Elementary: Bella Review

A missing piece of ground-breaking AI and a murdered inventor? Sherlock is on the case! Check out our review of last night's Elementary!

This week’s episode of Elementary was solid, solid, solid. Sure, they suspended a lot of what had really piqued my interest in the first few episodes: the extent to which the interpersonal dynamics of the central characters were addressed filled one page, and half of that page was a monologue. But this is a procedural on network television. It’s wrong to expect them to attempt to be the next Deadwood. That’s even more true if the episodes of television they are producing are as good — in their way — as this week’s installment was.

That sounds like a backhanded compliment of the highest order, but I promise you it’s not. At one point during this fast-paced and well-executed hour I actually shouted “STOP BEING SO RIDICULOUSLY TALENTED, JONNY LEE MILLER” in earnest at my screen, and I meant every word of it. It’s commonplace today to find gifted film actors taking on television roles, and Miller is no exception. But it is rare to find gifted actors taking on roles like this one, one that has such mass appeal while remaining layered, complex, and — when the occasion calls for it — funny as hell.

To whit, the brilliance of this week’s episode. In order to the solve first the burglary of a piece of ground-breaking artificial intelligence, and then the murder of its inventor, Holmes spends the vast majority of the episode performing a Turing test on the AI in question. Already the implications of someone like Sherlock (closed off, clinical, detached when necessary) testing something’s humanity are hilarious — add to this the fact that the programmers have inexplicably wired up the AI’s speakers to the creepiest baby doll on the planet and you’ve got maybe my favorite interrogation scene ever second only to Austin Powers demanding who number two works for, while being choked out on the can.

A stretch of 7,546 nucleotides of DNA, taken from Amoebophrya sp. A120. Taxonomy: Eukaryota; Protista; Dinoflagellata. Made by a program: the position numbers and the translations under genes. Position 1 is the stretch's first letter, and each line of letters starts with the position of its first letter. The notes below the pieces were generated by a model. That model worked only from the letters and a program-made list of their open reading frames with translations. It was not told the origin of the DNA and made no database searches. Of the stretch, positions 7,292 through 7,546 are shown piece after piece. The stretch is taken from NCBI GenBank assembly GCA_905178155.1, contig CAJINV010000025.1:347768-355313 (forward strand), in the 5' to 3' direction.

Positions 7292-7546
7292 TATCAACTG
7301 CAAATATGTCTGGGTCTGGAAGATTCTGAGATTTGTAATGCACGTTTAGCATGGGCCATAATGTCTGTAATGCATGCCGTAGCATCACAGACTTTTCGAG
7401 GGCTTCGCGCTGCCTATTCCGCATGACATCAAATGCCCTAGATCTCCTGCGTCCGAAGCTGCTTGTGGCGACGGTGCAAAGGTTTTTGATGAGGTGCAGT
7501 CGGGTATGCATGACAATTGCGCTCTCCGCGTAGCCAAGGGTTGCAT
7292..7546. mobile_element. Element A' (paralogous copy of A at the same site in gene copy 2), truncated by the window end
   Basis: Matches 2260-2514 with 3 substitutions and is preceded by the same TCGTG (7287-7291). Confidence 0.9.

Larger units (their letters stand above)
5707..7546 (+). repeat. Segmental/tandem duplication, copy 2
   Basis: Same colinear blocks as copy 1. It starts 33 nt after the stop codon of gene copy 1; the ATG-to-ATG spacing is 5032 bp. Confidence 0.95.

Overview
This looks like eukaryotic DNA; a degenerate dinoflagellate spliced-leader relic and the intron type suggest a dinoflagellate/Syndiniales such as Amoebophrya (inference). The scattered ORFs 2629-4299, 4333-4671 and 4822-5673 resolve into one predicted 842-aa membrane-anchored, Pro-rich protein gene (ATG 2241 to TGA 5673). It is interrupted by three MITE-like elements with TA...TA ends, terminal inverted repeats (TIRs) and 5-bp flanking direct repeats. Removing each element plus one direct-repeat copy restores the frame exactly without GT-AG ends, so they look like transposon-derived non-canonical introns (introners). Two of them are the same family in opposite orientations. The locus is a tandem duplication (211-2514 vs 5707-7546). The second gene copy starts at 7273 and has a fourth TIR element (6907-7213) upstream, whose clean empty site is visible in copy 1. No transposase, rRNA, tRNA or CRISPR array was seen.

What I admire most about Elementary is its inordinately well-managed sense of balance. The show was smart enough to recognize that Joan and Sherlock’s relationship is fundamental to this show, so they didn’t let their start of the season fight go on too long. They also have wisely continued to make it clear that romance is not in the cards for the duo, and in the process, they’ve forged a platonic relationship that is in its way rare and more touching than a lot of other hot and heavy romances on screen currently. Sherlock’s approval of Joan’s dude? That was a stunning moment, and the way Joan received his approval was even better.

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Still not sure what lays in store for Kitty, but this week I found myself less concerned about where the season will take her. Currently she’s little more than a quippy piece of set dressing, but that doesn’t bother to the extent it did in previous episodes. This is a smart show, they know what they’re doing – they’ll figure it out if they haven’t already.

The episode ended with a bit of a cliffhanger. Sherlock has ID’d the killer, but the blackmail he’s procured to goad the man into confessing has backfired. It involves the murderers addict brother, and the murder wisely points out that he doesn’t Sherlock has it in him to do another addict harm like that. He also intimates that Sherlock’s time in London wasn’t everything he’s claimed. Was Sherlock in rehab? Did he relapse? Until next time!

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5 out of 5